For example, Make Way for Noddy has a traditional preschool audience of 3 to 5 year olds, but when developing Noddy in Toyland research was used to verify the audience, who they are and what they want. The audience was found to be growing-up and moving on to competitive products, such as Moshi Monsters at the age of 4. This insight helped focus programme development on 3-4 year olds.

Research also helped extend the brand. By revealing that Noddy is a safe brand, to use in home, and not to show off to friends provided the confidence to focus on developing home products such as bedding and pyjamas, rather than lunchboxes or coats.

Programme development inspiration –
creativity, research and marketing make fine bedfellows!

Each programme development project is different. Some will require more creativity and others more research, depending on the stage of development and whether more or less is known about the intended audience.

Development is the most important part of the creative process. Get this right and production will be a breeze.  Remember that it is also partly a numbers game. For every one show in production, have several shows in development, as ideas will always fall by the wayside.

Great ideas can occur over a pint of Guinness or through sheer hard work, but creativity is not the preserve of the few. Creativity cannot be bottled and poured on your cereal at breakfast time but more creative sparks can be found by creating the right conditions and through a more inclusive approach that involves marketers and researchers.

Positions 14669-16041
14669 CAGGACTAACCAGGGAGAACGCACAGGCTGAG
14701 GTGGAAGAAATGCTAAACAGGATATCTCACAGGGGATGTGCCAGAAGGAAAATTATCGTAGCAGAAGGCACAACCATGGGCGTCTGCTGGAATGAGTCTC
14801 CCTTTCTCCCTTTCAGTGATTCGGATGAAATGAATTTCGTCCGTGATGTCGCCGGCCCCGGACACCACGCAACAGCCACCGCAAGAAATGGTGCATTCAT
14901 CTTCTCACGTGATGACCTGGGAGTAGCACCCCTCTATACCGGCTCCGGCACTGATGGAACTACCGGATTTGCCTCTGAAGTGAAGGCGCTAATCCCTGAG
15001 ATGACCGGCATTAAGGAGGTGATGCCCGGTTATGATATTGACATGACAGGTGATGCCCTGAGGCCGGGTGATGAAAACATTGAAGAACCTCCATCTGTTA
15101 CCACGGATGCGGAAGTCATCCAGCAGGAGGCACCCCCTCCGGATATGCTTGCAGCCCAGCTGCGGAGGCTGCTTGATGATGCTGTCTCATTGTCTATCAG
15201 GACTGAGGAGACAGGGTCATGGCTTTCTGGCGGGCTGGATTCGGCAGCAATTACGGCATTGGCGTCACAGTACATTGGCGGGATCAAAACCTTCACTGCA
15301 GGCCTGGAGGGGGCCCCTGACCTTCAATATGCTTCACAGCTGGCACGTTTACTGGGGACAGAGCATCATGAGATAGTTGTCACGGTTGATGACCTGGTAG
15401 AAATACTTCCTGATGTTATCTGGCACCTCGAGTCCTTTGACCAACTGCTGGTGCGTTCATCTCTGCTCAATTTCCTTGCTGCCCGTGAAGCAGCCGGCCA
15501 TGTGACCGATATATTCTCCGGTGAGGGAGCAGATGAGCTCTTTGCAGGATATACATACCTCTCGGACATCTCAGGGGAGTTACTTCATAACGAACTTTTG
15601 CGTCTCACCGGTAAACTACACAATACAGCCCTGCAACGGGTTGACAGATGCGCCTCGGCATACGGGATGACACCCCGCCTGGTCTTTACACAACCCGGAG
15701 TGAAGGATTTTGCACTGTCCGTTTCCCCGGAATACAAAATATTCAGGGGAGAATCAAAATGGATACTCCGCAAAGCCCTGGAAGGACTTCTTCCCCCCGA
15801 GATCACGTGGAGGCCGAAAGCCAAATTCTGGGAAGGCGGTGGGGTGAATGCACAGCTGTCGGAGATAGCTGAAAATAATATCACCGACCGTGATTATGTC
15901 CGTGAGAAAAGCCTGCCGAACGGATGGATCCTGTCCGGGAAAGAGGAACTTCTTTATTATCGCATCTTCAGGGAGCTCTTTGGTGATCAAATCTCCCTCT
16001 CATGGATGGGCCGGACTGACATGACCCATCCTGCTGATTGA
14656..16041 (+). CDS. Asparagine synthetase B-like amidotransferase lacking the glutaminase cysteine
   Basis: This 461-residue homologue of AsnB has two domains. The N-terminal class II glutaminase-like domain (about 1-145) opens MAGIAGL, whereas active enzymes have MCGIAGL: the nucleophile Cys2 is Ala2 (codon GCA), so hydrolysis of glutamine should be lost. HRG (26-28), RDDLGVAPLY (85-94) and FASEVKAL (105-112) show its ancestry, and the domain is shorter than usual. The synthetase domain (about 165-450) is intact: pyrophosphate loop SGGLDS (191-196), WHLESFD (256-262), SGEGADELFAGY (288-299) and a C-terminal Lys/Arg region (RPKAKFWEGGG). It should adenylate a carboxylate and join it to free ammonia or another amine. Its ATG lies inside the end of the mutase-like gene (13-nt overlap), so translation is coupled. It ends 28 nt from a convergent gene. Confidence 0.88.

The application of simple brand marketing principles i.e. enabling the audience to be the main arbiter of choice, can be liberating and inform the production of more distinctive and appealing programmes and brands.

Research should play a role, but investment should be tailored to circumstances, challenges, and risks and rewards. Further as each programme property is different and each starts life in a different place, the research and marketing process needs to be adapted.

Conduct informal research with family members and friends by showing them programmes materials before more substantial laboratory-esque research to save time and money. Use the trade to provide insights too. Licensing people, for example, may have insights on the cultural issues and products that work in certain territories.

Design research to fuel the creative process rather than evaluate or dampen it! This means avoiding closed questions such as “don’t you love this green dress?” as this creates a vain attempt to please the researcher. In turn making the results invalid, and so hindering the end product and success.

Involve marketers and researchers at an early stage in the development process (via a short meeting at relatively low cost) to nurture ideas, better represent target audiences’ needs, eliminate biases and obtain more detailed ideas on what sells.  All increases the chance of success.

Use research to shape the ‘brand book’ and guide writers, illustrators and animators who need to know who they are designing for and what they are designing. This helps inform decision making but does not remove control from management teams and creatives who must still decide to make the pilot and develop this into a series.

Aim to create two scripts, a ‘brand book’, a pilot and provide evidence of stand-out and appeal to woo co-funders. While every development will be different, the end game is the same, to get finance.

The Children’s Media Conference takes place every July in Sheffield.

Get in touch to find out how The Marketing Directors’ media marketing consultancy services can help you.